By KEITH LUCAS, the European marketing com, campaignlive.co.uk, Friday, 14 November 1997 12:00AM
Do you really want ads on your desktop? Is there not a danger that
push technology could prove too intrusive?
t all depends on what type of ad gets pushed. If I am looking to go on
holiday in the next couple of weeks, I might tell an online service to
look out for late availability deals to the destination of my
Should an appropriate package come up, a message would be pushed to my
desktop, perhaps with other relevant promotions such as travel insurance
or suntan oil.
Equally, if a music merchant knew that I was a big Oasis fan, it would
be doing me a disservice if it did not let me know that concert tickets
or merchandise were now available.
If the ads are targeted and provide useful information, they cannot be
considered intrusive. Push technology and, in particular, personalised
push technology, will benefit advertisers and consumers alike by
matching buyer and seller without a great deal of unnecessary noise and
Push technology always risks censure, so such material must be handled
with extra sensitivity. In the foreseeable future, Electronic Telegraph
will not carry any interstitial ads which appear unsolicited, pushed
between editorial pages, since, in my opinion, these would have a
detrimental effect on our product.
However, Web users are media-aware and hungry for high-quality
Our regular research clearly shows that if advertising is relevant and
well-presented, it is welcome (even expected) on-screen. If, for
example, I am reading in ET about a new exhibition in Paris, links to
Eurostar timetables, online booking of budget hotels plus other event
information and payment would all be useful.
We have recently launched a channel on Microsoft’s new desktop, with
news and links to full stories on ET. This push publishing will be an
important driver of new traffic to our site. As for potential
advertising, it will work - and be acceptable - if it sticks to the same
rules as for any other medium: be relevant, concise, witty, appealing
and clear. So, no problem there for the creatives then!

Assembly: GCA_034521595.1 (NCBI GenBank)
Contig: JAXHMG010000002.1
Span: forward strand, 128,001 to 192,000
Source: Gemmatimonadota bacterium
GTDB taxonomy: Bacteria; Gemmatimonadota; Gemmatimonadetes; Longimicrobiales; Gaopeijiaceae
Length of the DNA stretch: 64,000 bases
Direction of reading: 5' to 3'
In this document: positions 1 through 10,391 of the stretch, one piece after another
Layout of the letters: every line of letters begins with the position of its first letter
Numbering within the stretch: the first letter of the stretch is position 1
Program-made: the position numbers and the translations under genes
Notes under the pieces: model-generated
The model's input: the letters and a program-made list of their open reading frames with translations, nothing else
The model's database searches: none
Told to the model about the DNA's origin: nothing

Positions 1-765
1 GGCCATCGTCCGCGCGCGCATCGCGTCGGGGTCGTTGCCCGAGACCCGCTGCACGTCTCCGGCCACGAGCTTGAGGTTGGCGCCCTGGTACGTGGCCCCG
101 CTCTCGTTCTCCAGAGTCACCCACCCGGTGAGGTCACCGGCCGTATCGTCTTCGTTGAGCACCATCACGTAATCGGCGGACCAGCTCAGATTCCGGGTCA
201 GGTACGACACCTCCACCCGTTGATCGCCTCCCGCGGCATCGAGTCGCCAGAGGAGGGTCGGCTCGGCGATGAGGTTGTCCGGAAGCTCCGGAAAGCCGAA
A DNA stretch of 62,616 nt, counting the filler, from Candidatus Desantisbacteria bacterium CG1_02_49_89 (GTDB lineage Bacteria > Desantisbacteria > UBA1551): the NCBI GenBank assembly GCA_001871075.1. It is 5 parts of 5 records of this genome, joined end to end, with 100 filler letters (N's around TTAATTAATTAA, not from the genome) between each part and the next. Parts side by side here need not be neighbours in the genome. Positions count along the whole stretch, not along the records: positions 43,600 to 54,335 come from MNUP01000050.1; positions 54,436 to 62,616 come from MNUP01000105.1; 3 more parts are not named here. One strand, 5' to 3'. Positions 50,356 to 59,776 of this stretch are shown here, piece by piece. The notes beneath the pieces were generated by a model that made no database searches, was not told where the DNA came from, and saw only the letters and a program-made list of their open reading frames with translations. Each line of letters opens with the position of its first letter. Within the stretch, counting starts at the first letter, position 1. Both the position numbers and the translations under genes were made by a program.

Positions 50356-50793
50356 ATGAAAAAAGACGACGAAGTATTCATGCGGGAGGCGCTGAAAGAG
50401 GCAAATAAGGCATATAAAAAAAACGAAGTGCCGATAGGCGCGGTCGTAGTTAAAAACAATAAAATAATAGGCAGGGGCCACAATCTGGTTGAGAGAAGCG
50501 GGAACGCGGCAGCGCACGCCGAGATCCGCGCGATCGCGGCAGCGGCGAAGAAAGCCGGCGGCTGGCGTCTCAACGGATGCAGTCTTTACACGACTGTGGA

Sounds great. I’ll subscribe immediately. This continuous flow of
selling messages, the weather in Oregon, share prices, late holidays
etc, driven to desktops by endless consumer demand for such information,
is the direct marketer’s supertargeted dream mechanic. So is it invasive
or is it persuasive?
I’d argue it’s both. If I want information, I’m happy when I get it. If
running an extra window in my browser takes an extra bandwidth and slows
my machine down, then I get annoyed and will want to shut it down.
On the advertising issue, it’s churlish to argue against desktop ads
when nearly every desktop is an ad for Microsoft. Our computer
environments and their information channels are not sacred or different
from other consumer products, but are entirely dependent on business
models of consumer demand and the revenue that brings them to life.
Head of design
Ammirati Puris Lintas
Speed, environment and personalisation - these are the three factors
that will determine the future of advertising on the desktop via push
technology. Consumer savvy is a reality - advertising imposed on
audiences in a content environment that lacks any context has the
potential to alienate.
However, relevant advertising that is delivered to a desktop within
content that has been specifically requested and personalised by a
consumer - often with no charge attached - has great potential in terms
of accurately targeting consumers with products that are likely to match
their demographic or psychographic profile.
Speed is a critical issue. Push technology can severely affect the
performance of your desktop and an entire network. At a time when online
consumers are demanding faster Internet access, advertisers should be
aware of the time it could take for an ad to be pushed out on to a
The onus is on the advertiser to take responsibility for its message and
how it is delivered to the consumer.
Conde Nast Online
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This article was first published on campaignlive.co.uk